If it emerges that a standard security was not validly created because it was not registered at the Land Register of Scotland it can be registered at any time after it was signed (there is no time limit in that regard) but it will not rank ahead of any floating charges which crystallize before the standard security is registered at the Land Register. For a lender to have a right enforceable against third parties (distinct from the borrower) over the real estate, the standard security must be registered in the Land Register of Scotland. Prior to 1 April 2016 it was also possible to register standard securities in the historic Sasine Register and a large number of existing (and enforceable) securities are still registered there. However, since 1 April 2016 it has not been possible to register a new standard security in the Sasine Register, meaning that any property over which a standard security is to be created must first be registered in the Land Register.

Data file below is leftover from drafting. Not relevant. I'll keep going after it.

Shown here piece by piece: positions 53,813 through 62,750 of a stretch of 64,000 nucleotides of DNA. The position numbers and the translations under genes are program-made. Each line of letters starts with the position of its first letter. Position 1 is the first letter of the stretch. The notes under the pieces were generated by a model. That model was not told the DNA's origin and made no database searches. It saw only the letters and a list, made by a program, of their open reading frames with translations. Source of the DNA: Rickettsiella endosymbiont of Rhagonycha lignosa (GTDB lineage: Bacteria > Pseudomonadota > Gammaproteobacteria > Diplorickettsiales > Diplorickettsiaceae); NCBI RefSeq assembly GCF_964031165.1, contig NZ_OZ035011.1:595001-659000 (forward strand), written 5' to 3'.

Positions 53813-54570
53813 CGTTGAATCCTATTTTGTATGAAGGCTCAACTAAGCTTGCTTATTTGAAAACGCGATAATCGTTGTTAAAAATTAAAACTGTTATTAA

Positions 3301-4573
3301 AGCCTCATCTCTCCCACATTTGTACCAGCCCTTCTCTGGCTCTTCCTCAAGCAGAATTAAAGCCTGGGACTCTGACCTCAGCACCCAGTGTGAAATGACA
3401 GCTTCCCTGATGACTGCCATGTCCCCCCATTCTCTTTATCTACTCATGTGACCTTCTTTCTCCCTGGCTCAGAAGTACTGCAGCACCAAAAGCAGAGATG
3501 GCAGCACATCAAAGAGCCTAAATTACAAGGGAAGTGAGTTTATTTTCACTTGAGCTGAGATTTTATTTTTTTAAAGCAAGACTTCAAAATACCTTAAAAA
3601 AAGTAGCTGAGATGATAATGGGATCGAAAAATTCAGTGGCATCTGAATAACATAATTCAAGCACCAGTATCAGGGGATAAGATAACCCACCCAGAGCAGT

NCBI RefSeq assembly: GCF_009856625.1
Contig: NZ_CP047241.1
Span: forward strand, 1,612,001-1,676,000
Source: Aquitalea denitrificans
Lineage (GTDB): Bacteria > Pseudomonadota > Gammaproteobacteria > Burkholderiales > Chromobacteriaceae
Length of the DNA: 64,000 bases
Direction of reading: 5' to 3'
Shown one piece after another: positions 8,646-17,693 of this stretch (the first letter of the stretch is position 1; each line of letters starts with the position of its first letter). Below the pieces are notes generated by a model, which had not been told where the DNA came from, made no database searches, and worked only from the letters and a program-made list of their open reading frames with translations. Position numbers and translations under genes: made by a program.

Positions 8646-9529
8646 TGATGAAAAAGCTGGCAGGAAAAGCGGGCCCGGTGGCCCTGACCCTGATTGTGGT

Ukrainian law provides for the mandatory registration of the mortgage and trust ownership with the State Register of Proprietary Rights Over Immovable Property. These security instruments become effective only upon registration with the state (if the mortgage or trust ownership is not registered, it does not exist).
Recordation of a mortgage is generally a prerequisite to a validly perfected mortgage lien in real estate. However, failure to perfect the lien does not in fact make such lien invalid. The lien could be perfected at a later date subject to arguments that upon a bankruptcy filing of the mortgagor, the granting of such mortgage constituted a fraudulent conveyance.
If the security has not been validly perfected, the lender is not considered a secured creditor should the borrower become insolvent or fails to meet its obligations, their security will only be serviced once all secured and unsecured debts have been settled on a first-in first-out basis.